The High Court, however, noted that the SFO’s plan to give the July Notice to KBR, Inc.’s representative during the course of the meeting had “unappealing features“. However, those features did not invalidate the July Notice; rather they serve as a warning to others who may attend similar meetings with the SFO in the future.
The decision has helped to clarify the scope of the SFO’s section 2 notice power, which to-date has not been considered comprehensively by the courts. The SFO will no doubt be satisfied with the result.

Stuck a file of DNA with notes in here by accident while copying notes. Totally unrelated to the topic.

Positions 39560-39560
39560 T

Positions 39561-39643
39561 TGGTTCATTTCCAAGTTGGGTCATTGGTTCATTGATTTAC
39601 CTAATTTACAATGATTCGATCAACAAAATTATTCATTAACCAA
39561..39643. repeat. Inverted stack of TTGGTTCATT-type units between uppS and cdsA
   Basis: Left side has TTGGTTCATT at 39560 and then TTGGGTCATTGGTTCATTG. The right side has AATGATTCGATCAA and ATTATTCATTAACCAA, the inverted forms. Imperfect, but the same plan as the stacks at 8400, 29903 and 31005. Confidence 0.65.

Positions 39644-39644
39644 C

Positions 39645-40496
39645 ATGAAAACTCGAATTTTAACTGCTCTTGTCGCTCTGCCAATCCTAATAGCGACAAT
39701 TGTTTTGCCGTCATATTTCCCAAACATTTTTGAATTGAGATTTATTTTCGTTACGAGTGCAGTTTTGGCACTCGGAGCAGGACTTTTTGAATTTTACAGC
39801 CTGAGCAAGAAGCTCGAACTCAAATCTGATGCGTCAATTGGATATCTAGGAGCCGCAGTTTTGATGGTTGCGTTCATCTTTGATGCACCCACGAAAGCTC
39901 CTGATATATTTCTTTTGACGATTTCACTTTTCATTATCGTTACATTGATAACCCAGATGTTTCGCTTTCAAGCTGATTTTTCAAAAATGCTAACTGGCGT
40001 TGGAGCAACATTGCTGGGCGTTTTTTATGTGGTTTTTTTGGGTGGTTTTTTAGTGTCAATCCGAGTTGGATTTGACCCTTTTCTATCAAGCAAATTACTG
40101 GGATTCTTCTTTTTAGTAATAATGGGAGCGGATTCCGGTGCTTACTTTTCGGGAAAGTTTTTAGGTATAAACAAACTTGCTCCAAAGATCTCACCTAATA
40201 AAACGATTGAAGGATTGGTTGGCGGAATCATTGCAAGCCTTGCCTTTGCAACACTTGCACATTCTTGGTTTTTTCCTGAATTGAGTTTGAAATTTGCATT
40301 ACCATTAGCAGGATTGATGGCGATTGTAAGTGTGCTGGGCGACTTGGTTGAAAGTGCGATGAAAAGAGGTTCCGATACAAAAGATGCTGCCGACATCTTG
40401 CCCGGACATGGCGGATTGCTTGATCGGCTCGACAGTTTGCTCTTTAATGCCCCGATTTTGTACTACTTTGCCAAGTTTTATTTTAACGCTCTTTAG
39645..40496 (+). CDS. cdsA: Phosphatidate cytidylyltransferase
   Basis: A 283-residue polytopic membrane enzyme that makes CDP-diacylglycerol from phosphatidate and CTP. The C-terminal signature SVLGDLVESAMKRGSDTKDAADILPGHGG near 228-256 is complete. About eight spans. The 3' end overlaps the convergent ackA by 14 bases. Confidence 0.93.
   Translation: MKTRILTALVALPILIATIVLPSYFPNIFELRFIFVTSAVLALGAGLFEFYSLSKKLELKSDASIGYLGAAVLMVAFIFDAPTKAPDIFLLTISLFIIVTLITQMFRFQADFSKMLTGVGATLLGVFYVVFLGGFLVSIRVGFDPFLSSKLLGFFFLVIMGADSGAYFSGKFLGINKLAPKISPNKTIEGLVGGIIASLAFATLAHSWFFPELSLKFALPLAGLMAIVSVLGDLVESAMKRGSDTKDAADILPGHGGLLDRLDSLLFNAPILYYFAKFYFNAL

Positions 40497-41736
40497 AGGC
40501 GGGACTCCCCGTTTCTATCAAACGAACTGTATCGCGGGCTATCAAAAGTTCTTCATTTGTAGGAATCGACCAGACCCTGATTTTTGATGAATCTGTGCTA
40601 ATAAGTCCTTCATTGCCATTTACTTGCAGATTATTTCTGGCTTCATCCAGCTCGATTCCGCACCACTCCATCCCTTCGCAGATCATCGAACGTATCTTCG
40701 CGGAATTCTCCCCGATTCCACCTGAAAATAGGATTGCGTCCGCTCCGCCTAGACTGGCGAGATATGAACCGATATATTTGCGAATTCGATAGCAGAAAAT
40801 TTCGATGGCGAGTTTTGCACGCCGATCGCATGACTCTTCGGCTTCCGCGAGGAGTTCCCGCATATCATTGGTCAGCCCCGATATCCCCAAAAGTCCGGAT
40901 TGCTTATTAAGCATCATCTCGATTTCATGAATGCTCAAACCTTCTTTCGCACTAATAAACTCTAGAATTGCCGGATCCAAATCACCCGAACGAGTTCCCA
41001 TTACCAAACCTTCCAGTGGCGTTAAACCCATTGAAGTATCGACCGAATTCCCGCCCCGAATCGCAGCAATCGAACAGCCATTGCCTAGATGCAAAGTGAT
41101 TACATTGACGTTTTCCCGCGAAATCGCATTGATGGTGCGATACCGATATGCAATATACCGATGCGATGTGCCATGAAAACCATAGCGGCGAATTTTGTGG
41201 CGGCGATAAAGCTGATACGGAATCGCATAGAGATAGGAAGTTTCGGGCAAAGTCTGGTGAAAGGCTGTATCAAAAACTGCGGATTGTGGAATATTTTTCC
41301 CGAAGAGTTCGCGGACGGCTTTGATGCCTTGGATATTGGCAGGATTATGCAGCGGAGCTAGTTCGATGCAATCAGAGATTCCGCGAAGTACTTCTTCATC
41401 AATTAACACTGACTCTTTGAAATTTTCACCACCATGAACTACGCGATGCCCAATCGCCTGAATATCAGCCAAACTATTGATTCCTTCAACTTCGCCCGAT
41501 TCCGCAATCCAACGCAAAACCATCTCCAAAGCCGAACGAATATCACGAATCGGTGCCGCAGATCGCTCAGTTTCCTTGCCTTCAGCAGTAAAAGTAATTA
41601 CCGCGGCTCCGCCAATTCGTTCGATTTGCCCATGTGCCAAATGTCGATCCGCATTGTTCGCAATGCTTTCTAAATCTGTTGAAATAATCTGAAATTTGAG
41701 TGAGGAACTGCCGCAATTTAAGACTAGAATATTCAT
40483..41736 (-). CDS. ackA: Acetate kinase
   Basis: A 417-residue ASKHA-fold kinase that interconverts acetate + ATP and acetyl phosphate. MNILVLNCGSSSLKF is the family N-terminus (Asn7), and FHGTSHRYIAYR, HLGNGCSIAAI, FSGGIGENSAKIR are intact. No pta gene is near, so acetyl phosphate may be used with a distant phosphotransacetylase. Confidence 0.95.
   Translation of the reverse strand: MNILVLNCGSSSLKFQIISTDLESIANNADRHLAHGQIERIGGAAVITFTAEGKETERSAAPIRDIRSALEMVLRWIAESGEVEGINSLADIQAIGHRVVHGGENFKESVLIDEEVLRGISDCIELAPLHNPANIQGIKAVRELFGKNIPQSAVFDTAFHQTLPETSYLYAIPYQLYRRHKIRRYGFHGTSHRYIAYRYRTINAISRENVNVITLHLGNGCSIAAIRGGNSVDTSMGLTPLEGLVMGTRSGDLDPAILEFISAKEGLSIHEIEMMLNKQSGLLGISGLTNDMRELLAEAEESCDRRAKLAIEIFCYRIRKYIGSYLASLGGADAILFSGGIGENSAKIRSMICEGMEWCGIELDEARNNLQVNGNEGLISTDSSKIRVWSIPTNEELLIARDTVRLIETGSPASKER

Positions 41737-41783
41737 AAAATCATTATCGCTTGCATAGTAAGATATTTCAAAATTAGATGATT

Foreign companies that hold documents outside of the UK will not be immune from the SFO’s section 2 power, provided that the SFO can illustrate a “sufficient connection” between the company in question and the UK. A parent / subsidiary relationship alone will not suffice, but where there are links between a UK subsidiary and its foreign parent, for example if they share accounting or compliance functions, this will likely suffice. In this case, another connection was the presence of a KBR, Inc. employee in KBR Ltd’s office. This seems a rather tenuous connection. Whether that factor alone would have been enough is difficult to assess. The High Court, however, obviously thought it was sufficiently material to identify and take into account. This decision is likely to embolden the SFO in serving section 2 notices on foreign companies involved in their investigations.